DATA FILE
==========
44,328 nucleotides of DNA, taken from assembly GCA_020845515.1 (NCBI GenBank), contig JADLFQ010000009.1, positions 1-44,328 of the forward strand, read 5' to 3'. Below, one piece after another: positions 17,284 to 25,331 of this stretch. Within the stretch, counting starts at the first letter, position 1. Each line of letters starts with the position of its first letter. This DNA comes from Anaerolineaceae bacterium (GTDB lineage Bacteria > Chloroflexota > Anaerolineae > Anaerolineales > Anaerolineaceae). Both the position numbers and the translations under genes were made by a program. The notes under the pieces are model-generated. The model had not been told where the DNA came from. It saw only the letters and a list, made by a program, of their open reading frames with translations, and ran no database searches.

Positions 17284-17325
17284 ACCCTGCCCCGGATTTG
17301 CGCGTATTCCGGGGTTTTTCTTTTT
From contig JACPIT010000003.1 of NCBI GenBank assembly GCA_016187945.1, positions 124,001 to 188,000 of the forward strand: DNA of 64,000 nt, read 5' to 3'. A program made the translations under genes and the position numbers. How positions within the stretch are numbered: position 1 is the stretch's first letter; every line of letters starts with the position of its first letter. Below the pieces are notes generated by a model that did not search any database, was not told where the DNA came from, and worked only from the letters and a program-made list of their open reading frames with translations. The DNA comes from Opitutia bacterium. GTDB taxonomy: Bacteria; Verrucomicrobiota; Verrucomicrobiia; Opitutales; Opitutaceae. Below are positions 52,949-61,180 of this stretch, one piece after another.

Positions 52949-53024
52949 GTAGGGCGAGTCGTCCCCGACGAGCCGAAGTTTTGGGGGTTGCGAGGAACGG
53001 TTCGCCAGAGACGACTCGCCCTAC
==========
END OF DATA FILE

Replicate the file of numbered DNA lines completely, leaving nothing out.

44,328 nucleotides of DNA, taken from assembly GCA_020845515.1 (NCBI GenBank), contig JADLFQ010000009.1, positions 1-44,328 of the forward strand, read 5' to 3'. Below, one piece after another: positions 17,284 to 25,331 of this stretch. Within the stretch, counting starts at the first letter, position 1. Each line of letters starts with the position of its first letter. This DNA comes from Anaerolineaceae bacterium (GTDB lineage Bacteria > Chloroflexota > Anaerolineae > Anaerolineales > Anaerolineaceae). Both the position numbers and the translations under genes were made by a program. The notes under the pieces are model-generated. The model had not been told where the DNA came from. It saw only the letters and a list, made by a program, of their open reading frames with translations, and ran no database searches.

Positions 17284-17325
17284 ACCCTGCCCCGGATTTG
17301 CGCGTATTCCGGGGTTTTTCTTTTT
From contig JACPIT010000003.1 of NCBI GenBank assembly GCA_016187945.1, positions 124,001 to 188,000 of the forward strand: DNA of 64,000 nt, read 5' to 3'. A program made the translations under genes and the position numbers. How positions within the stretch are numbered: position 1 is the stretch's first letter; every line of letters starts with the position of its first letter. Below the pieces are notes generated by a model that did not search any database, was not told where the DNA came from, and worked only from the letters and a program-made list of their open reading frames with translations. The DNA comes from Opitutia bacterium. GTDB taxonomy: Bacteria; Verrucomicrobiota; Verrucomicrobiia; Opitutales; Opitutaceae. Below are positions 52,949-61,180 of this stretch, one piece after another.

Positions 52949-53024
52949 GTAGGGCGAGTCGTCCCCGACGAGCCGAAGTTTTGGGGGTTGCGAGGAACGG
53001 TTCGCCAGAGACGACTCGCCCTAC